We're back to being an underground cult, which is where we started in the early '50s. It's pretty much back to that underground cult status. But it's a very powerful cult and a very powerful religion for me. We continue to preach that gospel. There's enough of an audience going to still really make a difference and it's a great way to communicate. There's never been anything quite like it, you know. We've gone back to a pop era now. But the rock world still exists. Live it's probably bigger than ever in some ways and according to the streaming stuff, it's very, very big. It's just a matter of the business. The industry no longer recognizes rock 'n' roll as part of the mainstream business and it's certainly not selling any records anymore. But it's still quite strong in a lot of ways. I find that when people get in that room—in my case, they're coming mostly out of curiosity to my shows because I don't have any hits. So, they're just coming because maybe they know me from something else and they're just curious. We win them over every single time. Song by song, we win them over. You can see the enthusiasm. Judging by the enthusiasm, obviously rock is not dead. It's just gone back underground, you know?
Maybe that's where it belongs.
Exactly right. That's exactly what I say. That's probably where we belong. The fact that we were mainstream for 30 years is probably an anomaly. That was a mistake of history.
At its best, rock is a live genre anyway. That visceral feeling. That connection with the crowd. More than any other kind of music, you need to experience it live.
That's very true.
When you're producing younger artists, with the state of the record business now, what are you telling these guys and girls? Just tour, tour, tour?
That's right. Any way they can get on the road, do it, because that's eventually where they're going to make their living. The records now are just kind of a ticket to ride. They're not the end result anymore. They're the script for the show but they ain't the show anymore. Records are still important and that's what provides the material for the show, but it is touring and how good they are live that's going to make the difference. It's a challenge, man. We do all we can. We counted the other and we've introduced over 1,000 new bands in our 15 years of the Underground Garage. Most of them work during the week and play during the weekends and try and spread their thing around but it's tough. It's really tough.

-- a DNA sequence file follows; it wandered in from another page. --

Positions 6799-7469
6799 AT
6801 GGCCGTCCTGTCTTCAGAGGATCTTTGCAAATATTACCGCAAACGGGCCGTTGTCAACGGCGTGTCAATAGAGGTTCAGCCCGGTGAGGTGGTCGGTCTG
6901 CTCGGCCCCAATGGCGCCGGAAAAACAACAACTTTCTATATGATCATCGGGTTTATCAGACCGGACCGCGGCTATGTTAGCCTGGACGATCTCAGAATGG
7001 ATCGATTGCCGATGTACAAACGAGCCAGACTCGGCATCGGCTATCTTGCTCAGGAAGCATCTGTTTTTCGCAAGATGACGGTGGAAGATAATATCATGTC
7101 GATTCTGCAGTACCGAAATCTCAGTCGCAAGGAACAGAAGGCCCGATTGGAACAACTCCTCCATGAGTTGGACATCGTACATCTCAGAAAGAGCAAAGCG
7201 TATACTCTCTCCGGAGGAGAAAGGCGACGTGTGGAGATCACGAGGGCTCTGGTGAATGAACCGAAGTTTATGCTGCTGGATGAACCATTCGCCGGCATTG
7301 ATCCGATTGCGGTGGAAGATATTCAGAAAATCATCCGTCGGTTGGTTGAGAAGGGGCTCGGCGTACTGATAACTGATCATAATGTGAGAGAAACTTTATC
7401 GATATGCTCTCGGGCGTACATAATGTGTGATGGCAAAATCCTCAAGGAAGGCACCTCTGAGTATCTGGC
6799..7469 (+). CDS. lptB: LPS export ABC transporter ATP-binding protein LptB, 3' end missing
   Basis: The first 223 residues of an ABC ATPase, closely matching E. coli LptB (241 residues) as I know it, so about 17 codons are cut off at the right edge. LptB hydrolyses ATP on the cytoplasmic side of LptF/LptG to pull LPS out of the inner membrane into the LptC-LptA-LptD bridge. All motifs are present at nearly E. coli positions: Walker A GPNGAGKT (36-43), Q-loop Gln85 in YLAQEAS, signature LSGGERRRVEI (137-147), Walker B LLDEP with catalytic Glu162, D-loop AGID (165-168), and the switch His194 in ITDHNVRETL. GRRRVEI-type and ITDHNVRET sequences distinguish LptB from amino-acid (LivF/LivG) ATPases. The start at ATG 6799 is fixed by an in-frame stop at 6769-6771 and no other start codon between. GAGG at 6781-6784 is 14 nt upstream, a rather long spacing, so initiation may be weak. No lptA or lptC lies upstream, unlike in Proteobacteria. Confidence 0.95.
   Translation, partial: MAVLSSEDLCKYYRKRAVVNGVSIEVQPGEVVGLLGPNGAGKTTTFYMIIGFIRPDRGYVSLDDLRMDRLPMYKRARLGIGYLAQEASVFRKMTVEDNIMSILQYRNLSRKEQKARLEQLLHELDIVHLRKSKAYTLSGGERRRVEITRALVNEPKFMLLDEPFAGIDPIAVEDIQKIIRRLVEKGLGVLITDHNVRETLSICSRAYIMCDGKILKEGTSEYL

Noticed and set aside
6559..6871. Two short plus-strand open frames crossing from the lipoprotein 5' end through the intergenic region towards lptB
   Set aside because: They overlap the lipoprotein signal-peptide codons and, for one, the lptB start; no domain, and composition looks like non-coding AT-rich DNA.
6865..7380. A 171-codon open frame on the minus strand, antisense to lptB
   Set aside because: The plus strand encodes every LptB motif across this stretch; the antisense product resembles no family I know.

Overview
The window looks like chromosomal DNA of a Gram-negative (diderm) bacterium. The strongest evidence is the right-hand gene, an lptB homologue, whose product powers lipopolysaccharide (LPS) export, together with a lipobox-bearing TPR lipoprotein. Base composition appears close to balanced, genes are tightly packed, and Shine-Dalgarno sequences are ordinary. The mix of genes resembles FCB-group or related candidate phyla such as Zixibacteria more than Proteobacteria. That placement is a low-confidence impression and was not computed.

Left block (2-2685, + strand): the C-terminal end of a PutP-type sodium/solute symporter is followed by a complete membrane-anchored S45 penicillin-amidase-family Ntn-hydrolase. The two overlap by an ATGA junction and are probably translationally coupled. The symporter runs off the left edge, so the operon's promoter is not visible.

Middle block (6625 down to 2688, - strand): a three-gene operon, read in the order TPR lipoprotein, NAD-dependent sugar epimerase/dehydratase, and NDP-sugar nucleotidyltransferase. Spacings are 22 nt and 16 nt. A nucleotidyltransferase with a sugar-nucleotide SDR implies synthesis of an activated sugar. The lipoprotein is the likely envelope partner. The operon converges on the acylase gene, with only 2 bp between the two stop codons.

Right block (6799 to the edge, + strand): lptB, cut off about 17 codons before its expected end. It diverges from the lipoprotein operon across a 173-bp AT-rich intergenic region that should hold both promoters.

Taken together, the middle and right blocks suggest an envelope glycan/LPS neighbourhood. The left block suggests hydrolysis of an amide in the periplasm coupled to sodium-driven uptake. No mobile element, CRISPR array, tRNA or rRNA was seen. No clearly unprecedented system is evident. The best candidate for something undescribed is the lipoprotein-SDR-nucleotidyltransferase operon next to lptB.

You have the Underground Garage and Outlaw Country on SiriusXM. If you were going to put out a third radio station, what would it be?
I had started what they used to call “the oldies” and what I call a “renaissance” format of the ’50s and ’60s music that doesn't really exist anymore. I went pretty far along with that. I had selected a lot of songs for that and then never completed it. That's probably what it would be. We cover it pretty good in the Underground Garage but just to have a real focus on just the ’50s and ’60s, which is where everything comes from, it's important to have that accessibility. We certainly have a lot of it in the Underground Garage but we also cover all 60 years of rock ’n ’ roll, so it's a not a complete focus on the renaissance years of the ’50s and ’60s, but there should be a ’50s or ’60s format. Sirius has a good ’50s and ’60s sound, so they're fulfilling an important mission. That’s probably what I would do. I hadn’t really thought about it for a long time.
When you started Underground Garage, you couldn't have imagined it going to 200 countries. Especially because at that time, rock ’n ’ roll was horrible.
Yeah, man. It was the worst time ever. When I started the radio I show I knew every rock ’n ’ roll record that was being made in the world. You could follow every single one because nobody was even bothering to make them. I think that proved a point—if you build it, they will come. Once we got up and running, hundreds of new bands starting popping up suddenly realizing they could get on the radio. And not only get on the radio but after a couple of years, we were all over the world. You didn't need a manager or a lawyer or even a record company. You make a great record and it's gonna played worldwide on this crazy radio station. I think that really encouraged a lot of people to start forming bands again. We're very proud of the fact that we're the only ones playing new music out there and of course, at the same time, we're the only ones playing album tracks from The Rolling Stones 12 x 5, early Beatles or Who or Kinks or Yardbirds. You're not going to hear that stuff anymore anywhere else. It's nice to connect the dots. It's important to have the old stuff but it's just as important to have the new stuff and people can connect the dots between the two and see who's coming from who and where people are coming from. We throw in blues and soul and all the roots so you really have a complete picture in the Underground Garage.